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Asymetrical Septum After Rhinoplasty

I had rhinoplasty 3 weeks ago. Among other issues I had a deviated septum. During the first week I noticed the cast was slitly tilting to one side& sure enogh my septum/bridge now looks a little asymetrical& deviated to that side. Can anything be done to make it straigther at this point, or is it likely that another surgery will be nessesary to correct the deviation? Thanks for your insights!

Doctor Answers (3)

Assymmetry

+2

Three weeks out you may still have swelling as the problem. Deviated noses are among the hardest to correct because of the nature of the cartilage to want to bend back to where it was. Talk to your surgeon if he/she feels that you had complete correction and be patient.

Fort Lauderdale Facial Plastic Surgeon
5.0 out of 5 stars 4 reviews

Why noses can become newly asymmetrical after rhinoplasty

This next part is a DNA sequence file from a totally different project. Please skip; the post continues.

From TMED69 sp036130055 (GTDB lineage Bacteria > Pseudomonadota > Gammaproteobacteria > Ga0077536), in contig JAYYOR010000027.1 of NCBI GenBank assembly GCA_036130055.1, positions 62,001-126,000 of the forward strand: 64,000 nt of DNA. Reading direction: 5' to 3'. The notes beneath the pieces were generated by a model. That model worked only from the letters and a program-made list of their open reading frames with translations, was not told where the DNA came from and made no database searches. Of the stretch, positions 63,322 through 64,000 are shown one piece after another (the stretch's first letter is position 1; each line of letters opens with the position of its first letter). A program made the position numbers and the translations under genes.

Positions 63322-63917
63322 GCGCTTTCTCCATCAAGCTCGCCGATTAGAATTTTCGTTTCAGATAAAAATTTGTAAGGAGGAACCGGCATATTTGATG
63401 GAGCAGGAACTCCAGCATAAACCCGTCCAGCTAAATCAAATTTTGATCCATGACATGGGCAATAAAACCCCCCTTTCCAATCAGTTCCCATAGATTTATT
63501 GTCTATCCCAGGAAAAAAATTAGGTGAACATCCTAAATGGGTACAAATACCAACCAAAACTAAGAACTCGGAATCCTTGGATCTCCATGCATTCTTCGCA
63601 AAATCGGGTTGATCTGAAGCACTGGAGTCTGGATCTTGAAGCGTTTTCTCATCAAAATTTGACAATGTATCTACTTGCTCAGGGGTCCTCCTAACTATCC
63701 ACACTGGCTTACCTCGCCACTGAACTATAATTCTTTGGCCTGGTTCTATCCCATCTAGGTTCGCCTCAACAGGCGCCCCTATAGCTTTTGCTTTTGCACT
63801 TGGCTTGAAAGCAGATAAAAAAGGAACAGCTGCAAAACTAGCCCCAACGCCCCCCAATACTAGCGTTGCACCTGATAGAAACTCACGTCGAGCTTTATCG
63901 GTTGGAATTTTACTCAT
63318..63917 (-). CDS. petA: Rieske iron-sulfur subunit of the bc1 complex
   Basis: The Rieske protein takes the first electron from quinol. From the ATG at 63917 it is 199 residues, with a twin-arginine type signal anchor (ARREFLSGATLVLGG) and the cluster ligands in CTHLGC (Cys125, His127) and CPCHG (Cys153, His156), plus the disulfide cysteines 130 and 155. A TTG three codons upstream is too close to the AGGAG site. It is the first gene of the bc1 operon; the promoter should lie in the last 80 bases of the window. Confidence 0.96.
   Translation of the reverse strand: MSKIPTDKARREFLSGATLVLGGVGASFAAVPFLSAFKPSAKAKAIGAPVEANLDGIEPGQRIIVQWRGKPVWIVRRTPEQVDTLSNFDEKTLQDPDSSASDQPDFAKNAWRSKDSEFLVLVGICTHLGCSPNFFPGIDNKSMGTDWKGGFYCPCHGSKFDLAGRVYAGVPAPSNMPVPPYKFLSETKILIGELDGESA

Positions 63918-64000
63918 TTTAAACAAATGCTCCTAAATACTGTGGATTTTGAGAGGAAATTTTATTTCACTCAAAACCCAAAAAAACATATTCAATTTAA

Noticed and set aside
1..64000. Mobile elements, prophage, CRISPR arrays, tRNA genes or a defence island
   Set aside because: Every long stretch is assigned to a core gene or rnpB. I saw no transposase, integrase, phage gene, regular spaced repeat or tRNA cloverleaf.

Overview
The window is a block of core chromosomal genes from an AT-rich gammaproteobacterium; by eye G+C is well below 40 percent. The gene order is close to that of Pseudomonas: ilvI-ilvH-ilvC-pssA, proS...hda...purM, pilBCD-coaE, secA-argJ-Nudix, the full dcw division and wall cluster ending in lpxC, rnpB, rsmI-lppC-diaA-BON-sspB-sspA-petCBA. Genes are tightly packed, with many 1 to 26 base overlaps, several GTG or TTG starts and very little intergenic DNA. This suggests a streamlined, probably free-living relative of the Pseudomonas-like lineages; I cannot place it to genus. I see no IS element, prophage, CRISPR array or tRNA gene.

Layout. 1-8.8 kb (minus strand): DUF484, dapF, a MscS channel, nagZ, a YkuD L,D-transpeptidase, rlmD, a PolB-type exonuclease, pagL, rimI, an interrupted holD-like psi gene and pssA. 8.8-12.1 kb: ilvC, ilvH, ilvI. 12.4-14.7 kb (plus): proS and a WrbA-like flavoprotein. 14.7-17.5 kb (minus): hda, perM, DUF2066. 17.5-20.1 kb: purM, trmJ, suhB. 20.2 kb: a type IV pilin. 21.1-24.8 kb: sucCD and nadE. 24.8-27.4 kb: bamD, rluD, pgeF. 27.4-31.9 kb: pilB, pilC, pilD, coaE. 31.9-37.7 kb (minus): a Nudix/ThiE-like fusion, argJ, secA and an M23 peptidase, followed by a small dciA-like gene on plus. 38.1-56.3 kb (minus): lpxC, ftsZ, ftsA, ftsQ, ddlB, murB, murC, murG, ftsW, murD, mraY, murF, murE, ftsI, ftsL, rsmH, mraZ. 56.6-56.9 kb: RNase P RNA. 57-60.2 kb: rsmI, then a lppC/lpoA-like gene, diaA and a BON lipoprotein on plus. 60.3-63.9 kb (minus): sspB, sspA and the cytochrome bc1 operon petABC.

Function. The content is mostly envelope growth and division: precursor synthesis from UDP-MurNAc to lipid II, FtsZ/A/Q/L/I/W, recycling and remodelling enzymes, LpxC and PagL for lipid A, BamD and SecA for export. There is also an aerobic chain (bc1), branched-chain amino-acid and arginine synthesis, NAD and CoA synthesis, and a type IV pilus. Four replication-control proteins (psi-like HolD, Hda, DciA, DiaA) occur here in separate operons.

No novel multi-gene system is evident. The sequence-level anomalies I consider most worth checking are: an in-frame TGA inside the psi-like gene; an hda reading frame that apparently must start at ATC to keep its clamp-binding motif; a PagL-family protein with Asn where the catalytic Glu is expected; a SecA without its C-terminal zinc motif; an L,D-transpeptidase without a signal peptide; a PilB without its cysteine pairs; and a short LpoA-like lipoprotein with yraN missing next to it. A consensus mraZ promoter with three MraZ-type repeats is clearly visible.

+2

Often patients find that their noses are crooked after surgery when they weren't before.  This unfortunate change occurs most often with septal deviation.  When the bridge is lowered (as in removing a bump), the underlying septum, which is not in the center, becomes exposed, and the sides fall in toward it, one side more than another (because of the asymmetry). The bridge now looks crooked.

I look for this asymmetry during surgery so that I can take steps to correct it.  At this point, if the asymmetry does not disappear as the swelling resolves, your nose can still be corrected, probably by placing asymmetrically thick "spreader grafts" along the sides of septum. This is an easy procedure, so don't worry.

Nashua Plastic Surgeon
5.0 out of 5 stars 20 reviews

Early asymmetry after rhinoplasty

+2

If you are three weeks out and your nose appears deviated, it may improve with time or may stay slightly deviated. It might benefit you to tape your nose to help with the deviation but I would discuss that with your surgeon as well as your other concerns.

Jacksonville Facial Plastic Surgeon
5.0 out of 5 stars 8 reviews

These answers are for educational purposes and should not be relied upon as a substitute for medical advice you may receive from your physician. If you have a medical emergency, please call 911. These answers do not constitute or initiate a patient/doctor relationship.

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